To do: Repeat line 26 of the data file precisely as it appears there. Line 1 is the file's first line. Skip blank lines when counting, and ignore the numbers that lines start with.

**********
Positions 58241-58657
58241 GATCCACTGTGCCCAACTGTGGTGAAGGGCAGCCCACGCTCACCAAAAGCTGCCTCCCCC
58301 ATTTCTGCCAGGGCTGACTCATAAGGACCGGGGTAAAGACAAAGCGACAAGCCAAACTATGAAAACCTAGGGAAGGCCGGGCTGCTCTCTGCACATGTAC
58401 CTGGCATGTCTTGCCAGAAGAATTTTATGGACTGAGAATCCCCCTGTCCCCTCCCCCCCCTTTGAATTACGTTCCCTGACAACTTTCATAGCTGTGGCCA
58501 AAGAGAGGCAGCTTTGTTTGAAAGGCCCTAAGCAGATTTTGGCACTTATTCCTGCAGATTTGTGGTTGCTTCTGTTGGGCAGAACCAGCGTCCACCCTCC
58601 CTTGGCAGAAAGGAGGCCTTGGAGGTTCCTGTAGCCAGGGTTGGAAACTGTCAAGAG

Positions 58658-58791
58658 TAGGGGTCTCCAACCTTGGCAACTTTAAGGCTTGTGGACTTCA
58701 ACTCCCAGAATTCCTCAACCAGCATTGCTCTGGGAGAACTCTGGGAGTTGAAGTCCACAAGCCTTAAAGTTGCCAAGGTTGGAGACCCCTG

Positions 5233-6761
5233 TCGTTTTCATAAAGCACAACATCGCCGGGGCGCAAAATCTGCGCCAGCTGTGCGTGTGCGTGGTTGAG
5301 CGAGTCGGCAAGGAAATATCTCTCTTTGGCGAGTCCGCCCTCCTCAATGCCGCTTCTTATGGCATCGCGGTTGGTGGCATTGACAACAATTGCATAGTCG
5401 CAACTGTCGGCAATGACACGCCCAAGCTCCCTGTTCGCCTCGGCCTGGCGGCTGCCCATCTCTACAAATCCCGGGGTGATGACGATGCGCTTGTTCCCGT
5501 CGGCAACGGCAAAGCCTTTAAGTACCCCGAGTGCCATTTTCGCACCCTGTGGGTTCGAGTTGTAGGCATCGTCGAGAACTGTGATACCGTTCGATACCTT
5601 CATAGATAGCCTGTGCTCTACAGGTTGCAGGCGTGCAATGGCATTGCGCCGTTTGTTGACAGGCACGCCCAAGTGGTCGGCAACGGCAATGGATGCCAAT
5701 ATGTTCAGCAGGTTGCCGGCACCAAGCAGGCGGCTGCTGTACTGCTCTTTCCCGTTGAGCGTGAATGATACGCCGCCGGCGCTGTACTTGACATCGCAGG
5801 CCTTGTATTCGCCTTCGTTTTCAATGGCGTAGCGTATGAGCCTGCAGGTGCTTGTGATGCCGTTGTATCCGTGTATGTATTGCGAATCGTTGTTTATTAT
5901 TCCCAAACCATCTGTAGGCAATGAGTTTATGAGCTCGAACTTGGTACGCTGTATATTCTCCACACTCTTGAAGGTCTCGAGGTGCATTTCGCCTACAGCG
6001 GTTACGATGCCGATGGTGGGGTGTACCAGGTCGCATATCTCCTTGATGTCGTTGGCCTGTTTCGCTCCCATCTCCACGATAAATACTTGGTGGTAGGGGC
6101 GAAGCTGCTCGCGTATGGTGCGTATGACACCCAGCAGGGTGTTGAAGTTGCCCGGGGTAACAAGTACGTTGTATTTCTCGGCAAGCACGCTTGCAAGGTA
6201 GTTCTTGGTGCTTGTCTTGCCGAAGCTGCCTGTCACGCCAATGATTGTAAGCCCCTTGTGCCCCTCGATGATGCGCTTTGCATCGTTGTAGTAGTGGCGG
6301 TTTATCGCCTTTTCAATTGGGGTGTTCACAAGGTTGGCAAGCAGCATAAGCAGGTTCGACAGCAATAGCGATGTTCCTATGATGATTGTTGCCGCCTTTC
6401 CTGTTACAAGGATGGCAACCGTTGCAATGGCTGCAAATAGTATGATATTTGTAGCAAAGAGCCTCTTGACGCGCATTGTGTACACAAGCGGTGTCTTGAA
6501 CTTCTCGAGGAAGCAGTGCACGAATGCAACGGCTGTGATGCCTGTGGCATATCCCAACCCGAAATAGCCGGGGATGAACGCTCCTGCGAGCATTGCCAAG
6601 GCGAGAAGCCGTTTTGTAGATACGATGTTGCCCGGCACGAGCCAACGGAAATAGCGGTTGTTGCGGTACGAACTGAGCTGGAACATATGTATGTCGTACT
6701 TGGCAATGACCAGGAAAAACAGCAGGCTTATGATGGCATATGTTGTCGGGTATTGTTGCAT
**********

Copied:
6701 TGGCAATGACCAGGAAAAACAGCAGGCTTATGATGGCATATGTTGTCGGGTATTGTTGCAT